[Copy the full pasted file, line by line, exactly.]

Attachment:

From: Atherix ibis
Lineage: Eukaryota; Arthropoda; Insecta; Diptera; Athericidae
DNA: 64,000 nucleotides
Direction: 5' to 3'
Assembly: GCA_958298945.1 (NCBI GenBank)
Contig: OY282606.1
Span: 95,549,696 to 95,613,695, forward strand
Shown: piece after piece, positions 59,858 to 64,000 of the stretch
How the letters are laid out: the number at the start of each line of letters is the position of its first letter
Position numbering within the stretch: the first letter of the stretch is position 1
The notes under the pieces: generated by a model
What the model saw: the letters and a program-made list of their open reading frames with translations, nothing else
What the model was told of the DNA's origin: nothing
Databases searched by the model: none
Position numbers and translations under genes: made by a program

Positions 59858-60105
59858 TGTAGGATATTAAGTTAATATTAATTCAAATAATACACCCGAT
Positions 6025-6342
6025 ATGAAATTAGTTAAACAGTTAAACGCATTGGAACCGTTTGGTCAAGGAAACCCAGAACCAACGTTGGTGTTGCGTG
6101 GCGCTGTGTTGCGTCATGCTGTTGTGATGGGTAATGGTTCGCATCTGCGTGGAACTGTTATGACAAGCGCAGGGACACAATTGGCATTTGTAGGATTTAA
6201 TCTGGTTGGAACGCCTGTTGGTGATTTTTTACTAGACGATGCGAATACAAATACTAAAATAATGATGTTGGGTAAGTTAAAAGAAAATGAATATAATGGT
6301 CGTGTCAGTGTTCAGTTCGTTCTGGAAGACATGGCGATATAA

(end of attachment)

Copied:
From: Atherix ibis
Lineage: Eukaryota; Arthropoda; Insecta; Diptera; Athericidae
DNA: 64,000 nucleotides
Direction: 5' to 3'
Assembly: GCA_958298945.1 (NCBI GenBank)
Contig: OY282606.1
Span: 95,549,696 to 95,613,695, forward strand
Shown: piece after piece, positions 59,858 to 64,000 of the stretch
How the letters are laid out: the number at the start of each line of letters is the position of its first letter
Position numbering within the stretch: the first letter of the stretch is position 1
The notes under the pieces: generated by a model
What the model saw: the letters and a program-made list of their open reading frames with translations, nothing else
What the model was told of the DNA's origin: nothing
Databases searched by the model: none
Position numbers and translations under genes: made by a program

Positions 59858-60105
59858 TGTAGGATATTAAGTTAATATTAATTCAAATAATACACCCGAT
Positions 6025-6342
6025 ATGAAATTAGTTAAACAGTTAAACGCATTGGAACCGTTTGGTCAAGGAAACCCAGAACCAACGTTGGTGTTGCGTG
6101 GCGCTGTGTTGCGTCATGCTGTTGTGATGGGTAATGGTTCGCATCTGCGTGGAACTGTTATGACAAGCGCAGGGACACAATTGGCATTTGTAGGATTTAA
6201 TCTGGTTGGAACGCCTGTTGGTGATTTTTTACTAGACGATGCGAATACAAATACTAAAATAATGATGTTGGGTAAGTTAAAAGAAAATGAATATAATGGT
6301 CGTGTCAGTGTTCAGTTCGTTCTGGAAGACATGGCGATATAA